At Pavitramenthe, several recently implemented techniques are already bringing positive impact to the community, demonstrating by example to other farmers and companies the benefits of regenerative organic agriculture:

  • Compost – At several thermophilic composting facilities, Pavitramenthe now collects biomass waste like dung, fruit and vegetable waste and leaves. Heat-loving bacteria decompose the biomass and transform it into over 10,000 metric tons of compost a year, distributed to farmers at a subsidized cost thanks to a fair trade premium and additional funding by Dr. Bronner’s. Many Pavitramenthe farmers also produce their own vermicompost, producing extremely rich organic fertilizer in simple shelters near their farms or homes.
Shamita; Bareilly, India.
  • Conservation Tillage – Pavitramenthe farmers and their farming contractors are supplied with specialized shallow tilling equipment that doesn’t dig too deeply into the earth, preserving soil structure and improving fertility.
  • Cover Crops –Pavitramenthe and Dr. Bronner’s encourage the use of nitrogen-fixing cover crops like lentils, dhaincha, and clover. They contribute nitrogen to the soil and are left on the ground after cutting as mulch that returns biomass to the soil. Pavitramenthe, with support from Dr. Bronner’s Special Operations team, also investigates the use of techniques developed by the Rodale Institute, such as the rolling and crimping of cover crops and direct seeding into the mulch.

Journey to Pavitramenthe shares the stories of farmers implementing these and other regenerative organic practices. Ultimately, Dr. Bronner’s is committed to achieving Regenerative Organic Certification across all its supply chains, reproducing the benefits already seen at Pavitramenthe with smallholder farming communities around the world.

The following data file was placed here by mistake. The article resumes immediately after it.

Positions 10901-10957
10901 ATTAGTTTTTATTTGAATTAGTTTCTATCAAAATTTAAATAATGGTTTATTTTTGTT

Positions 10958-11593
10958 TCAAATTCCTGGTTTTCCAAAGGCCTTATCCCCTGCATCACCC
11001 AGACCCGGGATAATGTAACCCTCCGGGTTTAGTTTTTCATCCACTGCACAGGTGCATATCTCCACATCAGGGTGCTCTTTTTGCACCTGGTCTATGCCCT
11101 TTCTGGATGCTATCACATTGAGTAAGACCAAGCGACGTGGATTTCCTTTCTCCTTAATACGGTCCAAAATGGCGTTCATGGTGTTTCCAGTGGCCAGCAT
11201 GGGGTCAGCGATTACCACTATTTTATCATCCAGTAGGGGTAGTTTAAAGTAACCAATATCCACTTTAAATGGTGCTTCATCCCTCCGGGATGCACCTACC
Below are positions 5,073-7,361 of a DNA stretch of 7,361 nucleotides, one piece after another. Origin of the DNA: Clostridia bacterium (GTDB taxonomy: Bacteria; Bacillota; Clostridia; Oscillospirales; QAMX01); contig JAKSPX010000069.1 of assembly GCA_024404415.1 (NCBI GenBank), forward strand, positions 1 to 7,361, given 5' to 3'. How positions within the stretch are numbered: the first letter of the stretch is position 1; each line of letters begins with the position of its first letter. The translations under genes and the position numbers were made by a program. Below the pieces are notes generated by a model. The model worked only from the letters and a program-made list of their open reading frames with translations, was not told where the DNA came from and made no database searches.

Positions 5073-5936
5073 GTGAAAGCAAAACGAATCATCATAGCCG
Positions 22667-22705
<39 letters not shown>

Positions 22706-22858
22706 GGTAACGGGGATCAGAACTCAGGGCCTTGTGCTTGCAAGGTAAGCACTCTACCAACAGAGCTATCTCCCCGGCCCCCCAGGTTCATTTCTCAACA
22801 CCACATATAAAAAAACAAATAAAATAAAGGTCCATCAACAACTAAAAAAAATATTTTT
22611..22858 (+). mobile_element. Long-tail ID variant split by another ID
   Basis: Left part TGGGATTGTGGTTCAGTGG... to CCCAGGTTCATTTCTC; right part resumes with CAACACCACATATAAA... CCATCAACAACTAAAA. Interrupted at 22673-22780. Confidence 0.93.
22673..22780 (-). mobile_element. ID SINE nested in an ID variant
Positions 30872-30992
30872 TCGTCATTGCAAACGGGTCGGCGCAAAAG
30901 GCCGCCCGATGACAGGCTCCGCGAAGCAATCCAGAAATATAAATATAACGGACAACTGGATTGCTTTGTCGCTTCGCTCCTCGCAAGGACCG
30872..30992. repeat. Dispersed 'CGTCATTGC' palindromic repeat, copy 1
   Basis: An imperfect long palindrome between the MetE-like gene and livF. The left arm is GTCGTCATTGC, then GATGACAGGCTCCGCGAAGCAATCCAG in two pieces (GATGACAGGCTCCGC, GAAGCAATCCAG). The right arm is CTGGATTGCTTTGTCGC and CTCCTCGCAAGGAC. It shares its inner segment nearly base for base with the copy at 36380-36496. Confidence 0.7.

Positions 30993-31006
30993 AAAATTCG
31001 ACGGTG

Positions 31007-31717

“My grandfather put his philosophy on the bottle of soap as a way to inspire the world,” explains Dr. Bronner’s President Mike Bronner. “What this generation is doing is taking that message off the bottle and applying it wherever we can.” His brother David Bronner adds, “Regenerative organic agriculture is just the name for taking responsibility to grow your materials in a way that respects the soil, rewards farmers, makes sure everyone is winning.”

To learn more about the way Dr. Bronner’s takes responsibility for the health of soil and small-farming communities through regenerative organic agriculture, visit their website at drbronner.com.

One thought on “How Regenerative Organic Agriculture is Transforming Real Communities

  1. Finally a country that is seeing chemical fertilizer will destroy the way of farming the soil!
    My father took a poor farm needed tile too wet. Crop rotation corn, wheat, hay (clover, timothy, alfalfa), oats. In 33 years made it a great farm! From 1951 51/2″ to 6″ topsoil by 1982 10″ of topsoil. Black-jack 5 acres, clods of dirt as big as a man head only plowed 5 times in thirty years the last clods of dirt the size of your fist.
    The boy who bought that farm has farmed it, this year 34 years now. What has he done to it the modern way of farming?